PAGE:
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In London, Buddhist kung fu nuns show how they are teaching Indian woman to fight off sexual predators

South China Morning Post, 17 November, 2017

The Drukpa lineage is the only female order in the patriarchal Buddhist monastic system where nuns have equal status to monks

London, UK
-- Buddhist nuns swapped their maroon robes for black belts on Thursday, performing somersaults, high kicks, splits and punches to demonstrate how they are using Kung Fu to empower women in the conservative Himalayas.



The two nuns – from an age-old Buddhist sect based mainly in India and Nepal – not only raised eyebrows with their martial arts expertise, but also impressed spectators for their commitment to teaching women in India self defence amid rising reports of sex crimes.

“Some people make comments. They say we should just sit and pray and meditate,” said Jigme Wangchuk Lhamo, 19, who showed her skills on stage at the Thomson Reuters Foundation’s Trust Conference in London.

“But a nun’s duty is more than that. We have to better society and do good for others.”

There were 34,651 rapes reported in India in 2015 – four every hour – up 43 per cent from 2011, according to government data. Activists have said the figures are grossly underestimate.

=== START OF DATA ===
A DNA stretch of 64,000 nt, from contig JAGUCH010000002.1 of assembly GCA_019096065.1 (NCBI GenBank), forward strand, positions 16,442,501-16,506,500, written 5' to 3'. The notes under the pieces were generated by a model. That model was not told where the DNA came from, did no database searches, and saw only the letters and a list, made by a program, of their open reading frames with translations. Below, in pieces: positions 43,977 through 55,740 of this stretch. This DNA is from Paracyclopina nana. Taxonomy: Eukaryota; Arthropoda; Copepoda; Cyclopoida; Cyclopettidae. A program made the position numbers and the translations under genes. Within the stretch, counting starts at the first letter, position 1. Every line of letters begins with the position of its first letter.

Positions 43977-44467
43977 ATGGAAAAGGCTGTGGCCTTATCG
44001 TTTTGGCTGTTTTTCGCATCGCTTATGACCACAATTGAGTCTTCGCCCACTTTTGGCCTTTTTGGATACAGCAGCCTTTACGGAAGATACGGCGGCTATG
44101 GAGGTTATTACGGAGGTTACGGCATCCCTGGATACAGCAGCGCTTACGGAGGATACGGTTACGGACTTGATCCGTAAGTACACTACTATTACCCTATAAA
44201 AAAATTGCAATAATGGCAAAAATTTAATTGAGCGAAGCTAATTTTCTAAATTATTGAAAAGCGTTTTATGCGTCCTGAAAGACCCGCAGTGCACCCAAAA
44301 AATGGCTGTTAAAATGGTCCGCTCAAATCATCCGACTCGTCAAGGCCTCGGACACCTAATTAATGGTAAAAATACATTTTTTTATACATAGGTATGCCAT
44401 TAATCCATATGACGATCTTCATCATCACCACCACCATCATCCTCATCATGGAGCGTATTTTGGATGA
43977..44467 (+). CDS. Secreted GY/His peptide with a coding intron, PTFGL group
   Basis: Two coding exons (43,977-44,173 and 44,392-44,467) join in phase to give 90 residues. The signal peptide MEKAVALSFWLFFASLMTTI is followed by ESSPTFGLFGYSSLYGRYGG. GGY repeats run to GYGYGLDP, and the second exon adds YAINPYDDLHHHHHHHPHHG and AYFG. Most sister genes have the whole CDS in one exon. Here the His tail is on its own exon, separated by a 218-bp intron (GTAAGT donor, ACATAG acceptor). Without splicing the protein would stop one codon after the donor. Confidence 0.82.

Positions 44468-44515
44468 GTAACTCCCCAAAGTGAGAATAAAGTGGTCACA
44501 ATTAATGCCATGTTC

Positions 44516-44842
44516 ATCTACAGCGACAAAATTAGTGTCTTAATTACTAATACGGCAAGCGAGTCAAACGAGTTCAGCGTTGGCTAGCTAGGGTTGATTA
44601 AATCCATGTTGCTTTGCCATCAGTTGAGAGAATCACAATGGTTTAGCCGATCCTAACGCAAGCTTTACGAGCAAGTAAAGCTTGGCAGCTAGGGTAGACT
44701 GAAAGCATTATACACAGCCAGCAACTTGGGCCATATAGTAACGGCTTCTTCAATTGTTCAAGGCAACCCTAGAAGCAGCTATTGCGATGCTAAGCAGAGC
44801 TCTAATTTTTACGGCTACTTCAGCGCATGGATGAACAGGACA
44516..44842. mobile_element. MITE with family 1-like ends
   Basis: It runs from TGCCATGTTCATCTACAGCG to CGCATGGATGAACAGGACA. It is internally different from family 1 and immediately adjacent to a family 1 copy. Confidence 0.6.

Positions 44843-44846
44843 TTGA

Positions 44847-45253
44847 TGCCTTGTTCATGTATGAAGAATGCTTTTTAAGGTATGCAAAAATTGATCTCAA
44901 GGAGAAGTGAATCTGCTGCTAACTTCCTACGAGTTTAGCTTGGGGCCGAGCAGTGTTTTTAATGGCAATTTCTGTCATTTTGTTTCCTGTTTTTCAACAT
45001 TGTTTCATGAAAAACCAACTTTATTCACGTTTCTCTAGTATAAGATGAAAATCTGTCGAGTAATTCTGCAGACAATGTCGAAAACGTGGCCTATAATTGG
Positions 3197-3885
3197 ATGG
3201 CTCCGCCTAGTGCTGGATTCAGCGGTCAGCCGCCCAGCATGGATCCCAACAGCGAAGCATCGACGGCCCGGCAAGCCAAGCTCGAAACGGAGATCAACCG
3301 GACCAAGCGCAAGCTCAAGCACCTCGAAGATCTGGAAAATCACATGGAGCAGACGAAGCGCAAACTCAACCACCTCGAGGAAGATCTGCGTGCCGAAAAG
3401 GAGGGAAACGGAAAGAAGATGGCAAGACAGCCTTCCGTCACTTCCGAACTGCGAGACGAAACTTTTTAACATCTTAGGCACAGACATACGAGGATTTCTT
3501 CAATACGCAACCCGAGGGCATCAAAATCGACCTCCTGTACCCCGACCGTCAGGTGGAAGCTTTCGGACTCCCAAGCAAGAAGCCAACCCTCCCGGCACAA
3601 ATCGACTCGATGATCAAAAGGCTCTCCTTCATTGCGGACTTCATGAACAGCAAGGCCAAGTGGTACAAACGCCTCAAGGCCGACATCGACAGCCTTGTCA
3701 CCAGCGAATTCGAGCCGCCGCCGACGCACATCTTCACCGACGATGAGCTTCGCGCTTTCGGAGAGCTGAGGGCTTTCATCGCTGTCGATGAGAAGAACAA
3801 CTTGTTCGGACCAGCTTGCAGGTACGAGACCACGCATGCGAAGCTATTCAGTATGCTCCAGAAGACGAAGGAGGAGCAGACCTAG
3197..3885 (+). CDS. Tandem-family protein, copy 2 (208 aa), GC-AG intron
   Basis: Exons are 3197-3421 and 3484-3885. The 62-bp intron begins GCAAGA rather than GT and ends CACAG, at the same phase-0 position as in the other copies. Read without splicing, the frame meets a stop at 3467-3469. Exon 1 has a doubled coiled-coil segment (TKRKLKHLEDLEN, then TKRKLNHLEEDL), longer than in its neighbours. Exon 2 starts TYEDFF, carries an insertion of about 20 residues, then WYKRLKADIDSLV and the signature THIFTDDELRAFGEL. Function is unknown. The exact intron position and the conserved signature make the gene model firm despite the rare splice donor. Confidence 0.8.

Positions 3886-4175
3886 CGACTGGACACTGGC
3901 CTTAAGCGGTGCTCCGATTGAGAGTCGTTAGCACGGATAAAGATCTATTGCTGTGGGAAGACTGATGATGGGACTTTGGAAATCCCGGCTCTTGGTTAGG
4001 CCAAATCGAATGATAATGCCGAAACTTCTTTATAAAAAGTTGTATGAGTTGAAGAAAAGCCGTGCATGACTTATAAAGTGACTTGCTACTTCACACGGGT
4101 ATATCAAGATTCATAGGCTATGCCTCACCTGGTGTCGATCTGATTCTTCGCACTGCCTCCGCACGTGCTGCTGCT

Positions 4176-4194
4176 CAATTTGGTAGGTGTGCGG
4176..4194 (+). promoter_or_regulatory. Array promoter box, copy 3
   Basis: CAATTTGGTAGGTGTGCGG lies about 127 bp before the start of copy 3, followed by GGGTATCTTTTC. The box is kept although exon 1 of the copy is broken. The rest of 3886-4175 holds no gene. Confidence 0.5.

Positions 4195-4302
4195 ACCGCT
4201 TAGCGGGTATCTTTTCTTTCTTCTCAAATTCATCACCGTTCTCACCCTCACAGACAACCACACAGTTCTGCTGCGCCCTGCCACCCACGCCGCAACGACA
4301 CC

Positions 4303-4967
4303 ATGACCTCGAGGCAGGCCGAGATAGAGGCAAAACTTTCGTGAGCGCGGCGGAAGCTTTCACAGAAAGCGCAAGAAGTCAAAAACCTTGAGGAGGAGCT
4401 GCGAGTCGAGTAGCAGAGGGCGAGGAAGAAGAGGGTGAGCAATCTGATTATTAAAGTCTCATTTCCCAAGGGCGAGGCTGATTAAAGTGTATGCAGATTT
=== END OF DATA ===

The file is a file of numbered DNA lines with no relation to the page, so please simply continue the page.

“Girls face problems when they go out and especially in the evening they don’t want to go out alone,” said Wangchuk.

“Kung Fu can help them … Kung Fu makes you confident.”

About 700 nuns from across the globe belong to the Drukpa lineage, which is the only female order in the patriarchal Buddhist monastic system where nuns have equal status to monks.

Traditionally, nuns are expected to cook and clean and are not permitted to engage in sports. But this changed a decade ago when the leader of the 1,000-year-old sect, His Holiness The Gyalwang Drukpa, encouraged the nuns to learn Kung Fu.

He also gave the nuns leadership roles, supported them to study beyond Buddhist teachings and become electricians and plumbers, and to take a more active role in their communities.

They treat sick animals, organise eye care camps and have trekked and cycled through the Himalayas to raise awareness on issues from pollution to human-trafficking.

In the aftermath of a massive earthquake in Nepal in 2015, the nuns trekked to remote villages to remove rubble, clear pathways and distribute food and medicines to survivors.

They also heard that girls and women were being trafficked across the border to India.

“It was terrible. People were selling their sisters, daughters and even mothers just to have money to rebuild their homes,” Wangchuk told delegates at the conference, which focuses on modern day slavery and women’s empowerment.

“Some men just see girls as a bunch of money … but we need to change this and help promote equality. His Holiness likes to encourage girls. He says there can be no world peace unless we are all equal.”


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